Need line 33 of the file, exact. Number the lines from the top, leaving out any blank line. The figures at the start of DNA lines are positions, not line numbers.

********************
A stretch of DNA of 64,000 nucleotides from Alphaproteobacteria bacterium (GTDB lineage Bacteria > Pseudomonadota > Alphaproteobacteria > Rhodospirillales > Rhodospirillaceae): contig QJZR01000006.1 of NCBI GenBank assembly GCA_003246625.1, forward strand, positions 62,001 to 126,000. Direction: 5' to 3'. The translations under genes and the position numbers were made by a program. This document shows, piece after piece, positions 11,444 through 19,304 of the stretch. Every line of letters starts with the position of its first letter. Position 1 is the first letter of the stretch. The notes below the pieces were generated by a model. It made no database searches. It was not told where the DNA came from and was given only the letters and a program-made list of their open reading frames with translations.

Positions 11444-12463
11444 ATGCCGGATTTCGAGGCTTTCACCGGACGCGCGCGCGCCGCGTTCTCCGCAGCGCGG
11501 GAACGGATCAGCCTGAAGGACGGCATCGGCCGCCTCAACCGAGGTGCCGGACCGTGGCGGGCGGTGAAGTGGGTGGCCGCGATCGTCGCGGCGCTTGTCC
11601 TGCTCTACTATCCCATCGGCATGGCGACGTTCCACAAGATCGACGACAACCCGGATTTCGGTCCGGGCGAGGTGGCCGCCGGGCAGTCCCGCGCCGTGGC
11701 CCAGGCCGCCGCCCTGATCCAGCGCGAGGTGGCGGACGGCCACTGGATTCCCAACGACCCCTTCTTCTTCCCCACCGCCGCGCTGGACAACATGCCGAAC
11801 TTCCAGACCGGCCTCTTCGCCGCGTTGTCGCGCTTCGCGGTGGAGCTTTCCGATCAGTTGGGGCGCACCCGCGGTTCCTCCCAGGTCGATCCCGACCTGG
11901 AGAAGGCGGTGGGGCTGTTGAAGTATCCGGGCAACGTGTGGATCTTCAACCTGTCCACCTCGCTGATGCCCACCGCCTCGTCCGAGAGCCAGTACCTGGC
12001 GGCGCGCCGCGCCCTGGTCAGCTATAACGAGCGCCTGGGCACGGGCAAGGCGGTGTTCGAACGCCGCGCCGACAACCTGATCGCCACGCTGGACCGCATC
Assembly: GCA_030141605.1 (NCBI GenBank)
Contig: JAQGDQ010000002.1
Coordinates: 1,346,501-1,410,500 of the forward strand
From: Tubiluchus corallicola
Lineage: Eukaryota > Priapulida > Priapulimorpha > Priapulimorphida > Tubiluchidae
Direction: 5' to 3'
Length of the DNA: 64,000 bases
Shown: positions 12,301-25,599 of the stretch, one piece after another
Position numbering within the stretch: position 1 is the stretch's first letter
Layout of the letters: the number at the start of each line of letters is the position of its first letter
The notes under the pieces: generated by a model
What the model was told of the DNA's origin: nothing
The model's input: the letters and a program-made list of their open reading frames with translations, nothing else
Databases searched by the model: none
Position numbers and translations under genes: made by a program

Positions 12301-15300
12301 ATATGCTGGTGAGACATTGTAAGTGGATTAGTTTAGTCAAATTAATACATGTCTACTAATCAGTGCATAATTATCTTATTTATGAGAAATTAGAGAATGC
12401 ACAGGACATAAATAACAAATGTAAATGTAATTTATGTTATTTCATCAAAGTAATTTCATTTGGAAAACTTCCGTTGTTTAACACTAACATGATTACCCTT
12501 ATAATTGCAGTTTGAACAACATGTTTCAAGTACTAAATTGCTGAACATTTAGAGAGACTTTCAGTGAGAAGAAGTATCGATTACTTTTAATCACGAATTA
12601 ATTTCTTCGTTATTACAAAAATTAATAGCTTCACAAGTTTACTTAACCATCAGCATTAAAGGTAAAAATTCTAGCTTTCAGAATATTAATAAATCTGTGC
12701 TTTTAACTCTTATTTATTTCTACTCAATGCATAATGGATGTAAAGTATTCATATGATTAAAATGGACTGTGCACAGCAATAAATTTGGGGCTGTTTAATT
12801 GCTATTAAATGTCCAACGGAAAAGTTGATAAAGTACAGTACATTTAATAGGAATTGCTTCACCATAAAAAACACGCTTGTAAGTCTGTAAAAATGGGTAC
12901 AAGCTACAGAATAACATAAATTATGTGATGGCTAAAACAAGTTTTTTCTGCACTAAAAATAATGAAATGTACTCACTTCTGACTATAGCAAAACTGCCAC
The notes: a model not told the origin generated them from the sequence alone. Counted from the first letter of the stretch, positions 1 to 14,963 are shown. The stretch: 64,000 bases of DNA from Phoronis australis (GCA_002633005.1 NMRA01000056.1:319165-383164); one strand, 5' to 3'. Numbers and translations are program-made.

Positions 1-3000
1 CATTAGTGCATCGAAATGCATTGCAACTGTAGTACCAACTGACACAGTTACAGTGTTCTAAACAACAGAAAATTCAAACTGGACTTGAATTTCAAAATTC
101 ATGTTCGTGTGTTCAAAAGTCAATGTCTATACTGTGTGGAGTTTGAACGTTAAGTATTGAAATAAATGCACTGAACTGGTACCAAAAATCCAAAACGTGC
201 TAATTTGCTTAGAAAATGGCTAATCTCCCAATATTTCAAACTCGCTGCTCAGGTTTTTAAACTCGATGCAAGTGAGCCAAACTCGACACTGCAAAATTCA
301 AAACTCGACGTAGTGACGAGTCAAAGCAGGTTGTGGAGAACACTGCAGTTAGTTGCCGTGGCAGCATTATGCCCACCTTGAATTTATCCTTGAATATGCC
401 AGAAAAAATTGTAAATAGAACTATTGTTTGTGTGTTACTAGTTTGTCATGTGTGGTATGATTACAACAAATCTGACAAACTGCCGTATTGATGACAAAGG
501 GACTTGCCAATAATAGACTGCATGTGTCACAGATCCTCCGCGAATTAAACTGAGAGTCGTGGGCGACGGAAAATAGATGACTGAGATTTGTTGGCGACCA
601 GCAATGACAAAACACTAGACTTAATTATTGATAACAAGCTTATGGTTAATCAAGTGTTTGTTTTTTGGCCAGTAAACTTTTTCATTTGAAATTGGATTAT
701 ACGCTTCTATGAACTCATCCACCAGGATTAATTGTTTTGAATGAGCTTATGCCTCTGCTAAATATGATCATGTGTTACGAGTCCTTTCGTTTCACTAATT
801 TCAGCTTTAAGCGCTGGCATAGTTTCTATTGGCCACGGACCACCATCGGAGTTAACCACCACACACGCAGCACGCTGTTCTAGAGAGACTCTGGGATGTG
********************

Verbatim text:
The notes: a model not told the origin generated them from the sequence alone. Counted from the first letter of the stretch, positions 1 to 14,963 are shown. The stretch: 64,000 bases of DNA from Phoronis australis (GCA_002633005.1 NMRA01000056.1:319165-383164); one strand, 5' to 3'. Numbers and translations are program-made.